• cad •
kæd • Hear it!
Part of Speech: Noun
Meaning: Blackguard, rotten playboy, scoundrel, bounder, an unprincipled and dishonorable man, especially toward women.
Notes: Here is a word used almost exclusively in conversations and writings about the upper classes. It's highly unlikely that a homeless person or beggar would ever be called a cad. The only lexical family this word has is a diminutive caddie, which went off on its own to refer to a messenger or odd-job man in Scotland and to refer everywhere to a golf servant.
In Play: Because it is usually associated with upper classes you will hear and read sentences like this: "Her parents pushed Eileen Dover to marry a superrich cad, telling her that she would get used to him." However, the educated middle classes are not immune: "In college Randy Fellows was known as such a howling cad, girls with three-digit IQs avoided him like a plague."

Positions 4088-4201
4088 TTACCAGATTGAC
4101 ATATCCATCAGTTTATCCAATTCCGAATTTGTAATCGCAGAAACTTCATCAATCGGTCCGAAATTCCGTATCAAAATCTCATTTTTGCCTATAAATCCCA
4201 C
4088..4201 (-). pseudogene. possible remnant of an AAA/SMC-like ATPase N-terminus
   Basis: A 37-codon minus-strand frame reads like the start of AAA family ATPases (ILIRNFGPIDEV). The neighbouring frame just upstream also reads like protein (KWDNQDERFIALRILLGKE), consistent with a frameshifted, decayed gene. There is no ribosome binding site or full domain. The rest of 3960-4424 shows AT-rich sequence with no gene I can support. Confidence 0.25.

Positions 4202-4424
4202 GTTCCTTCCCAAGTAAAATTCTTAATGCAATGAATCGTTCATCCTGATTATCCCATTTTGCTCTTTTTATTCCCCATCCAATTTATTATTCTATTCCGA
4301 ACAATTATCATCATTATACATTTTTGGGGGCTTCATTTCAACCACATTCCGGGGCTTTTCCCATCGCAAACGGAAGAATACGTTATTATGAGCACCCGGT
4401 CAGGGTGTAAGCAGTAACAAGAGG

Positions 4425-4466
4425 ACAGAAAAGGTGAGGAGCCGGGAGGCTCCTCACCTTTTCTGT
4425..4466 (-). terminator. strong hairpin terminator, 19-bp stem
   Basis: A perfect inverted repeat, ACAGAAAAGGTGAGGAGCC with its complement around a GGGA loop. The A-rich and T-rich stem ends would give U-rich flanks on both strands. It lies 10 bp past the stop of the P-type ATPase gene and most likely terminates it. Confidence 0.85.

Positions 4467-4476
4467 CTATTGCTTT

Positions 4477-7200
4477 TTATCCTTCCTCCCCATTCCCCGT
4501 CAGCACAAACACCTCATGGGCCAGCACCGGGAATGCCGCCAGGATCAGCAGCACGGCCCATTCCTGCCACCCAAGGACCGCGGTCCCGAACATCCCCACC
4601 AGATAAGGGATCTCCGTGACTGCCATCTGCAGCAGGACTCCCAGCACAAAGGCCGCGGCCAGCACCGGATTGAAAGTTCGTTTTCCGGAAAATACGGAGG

Word History: Today's Good Word is a clipping of cadet, a word that became a slang word for servant. It was later used by students at Oxford and other English public schools in reference to townsfolk. Cadet's meaning has slid a long way since it was borrowed from Old French, where it meant "student officer" (today it means "young person"). French took it back from one of its dialects, that of Languedoc, where it was capdet "captain, chief, youth of nobility". That's what they did in Languedoc to Latin caput "head", from PIE kaput "head", which reached Old English as heafod, today head. In other Germanic languages it became German Haupt, Danish hoved, Norwegian hode, and Swedish huvud.